Verizon files suit alleging text-message spam
- 28 November, 2005 08:00
A travel company that allegedly sent spam text messages to Verizon Wireless customers is now facing Verizon in court, where the mobile operator is seeking an injunction to stop the messages.
Verizon sued Passport Holidays, of Florida, alleging the company sent more than 98,000 unsolicited text messages to Verizon customers' mobile phones. The messages said, "You just WON a Cruise to the Bahamas" and told the recipients to call an 800 number, but didn't identify the sender, according to a complaint Verizon filed in U.S. District Court in Trenton, New Jersey, last Monday. The messages started on Oct. 11 and went to numbers in just three area codes, with many of them going to subscribers with New Jersey numbers. Verizon is based in Bedminster, New Jersey.
Verizon also said Passport used deception to hide the source of the messages and avoid filters Verizon uses to stop spam messages. In addition to Passport, the carrier named "John Does 1-50" in the suit because it had not yet identified the individuals involved in sending the messages. Passport officials could not immediately be reached for comment.
When a Verizon security investigator contacted Passport via e-mail, the company responded by saying every phone number it contacted had opted in for the messages. Most, if not all, of the consumers who got the messages never agreed to be contacted on their cell phones by Passport, Verizon said in the complaint.
Many of the messages were sent to sequential numbers within a short time span, indicating the company used an automated dialer, which is a violation of U.S. Federal Communications Commission regulations, Verizon charged. Sending the messages also violated the federal CAN-SPAM Act, Computer Fraud and Abuse Act and Telephone Consumer Protection Act, as well as New Jersey laws against trespassing and invasion of privacy, according to the complaint.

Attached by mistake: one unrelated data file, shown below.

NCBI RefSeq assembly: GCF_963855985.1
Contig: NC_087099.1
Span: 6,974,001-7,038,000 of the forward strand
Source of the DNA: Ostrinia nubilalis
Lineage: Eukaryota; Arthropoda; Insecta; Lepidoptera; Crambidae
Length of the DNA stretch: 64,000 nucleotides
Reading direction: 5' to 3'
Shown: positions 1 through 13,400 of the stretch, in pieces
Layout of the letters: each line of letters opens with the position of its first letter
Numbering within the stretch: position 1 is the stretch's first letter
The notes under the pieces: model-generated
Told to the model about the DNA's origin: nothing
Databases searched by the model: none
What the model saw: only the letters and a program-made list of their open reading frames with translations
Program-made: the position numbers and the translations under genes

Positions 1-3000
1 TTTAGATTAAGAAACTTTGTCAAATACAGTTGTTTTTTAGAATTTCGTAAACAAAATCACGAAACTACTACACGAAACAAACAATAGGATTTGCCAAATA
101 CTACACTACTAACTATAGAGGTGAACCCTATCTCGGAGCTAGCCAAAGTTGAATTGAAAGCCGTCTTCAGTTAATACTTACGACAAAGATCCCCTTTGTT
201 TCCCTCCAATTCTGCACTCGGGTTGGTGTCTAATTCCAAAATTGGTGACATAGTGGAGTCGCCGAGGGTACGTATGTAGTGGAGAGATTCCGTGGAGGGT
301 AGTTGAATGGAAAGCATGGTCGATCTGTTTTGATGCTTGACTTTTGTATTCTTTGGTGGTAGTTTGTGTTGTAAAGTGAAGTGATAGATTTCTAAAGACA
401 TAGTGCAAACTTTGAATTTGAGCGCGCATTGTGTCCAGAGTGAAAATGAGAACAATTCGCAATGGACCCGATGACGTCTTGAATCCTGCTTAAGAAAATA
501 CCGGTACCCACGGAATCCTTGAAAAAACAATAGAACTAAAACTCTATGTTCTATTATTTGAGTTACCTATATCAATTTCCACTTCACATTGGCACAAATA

In addition to stopping the messages, Verizon wants damages for every violation: US$500 or the actual damages, whichever is greater, trebled because the defendants knew what they were doing. Among other things, Verizon also wants punitive damages.
It cost Verizon money to carry the messages and cost some customers to receive them, but that's not the main issue, said Verizon spokesman Tom Pica.
"What's more important than cost is the invasion of privacy of our customers, the inconvenience, and the violation of their space," Pica said. The carrier has sued several companies in recent years to stop unsolicited messages and calls to its customers, he said.
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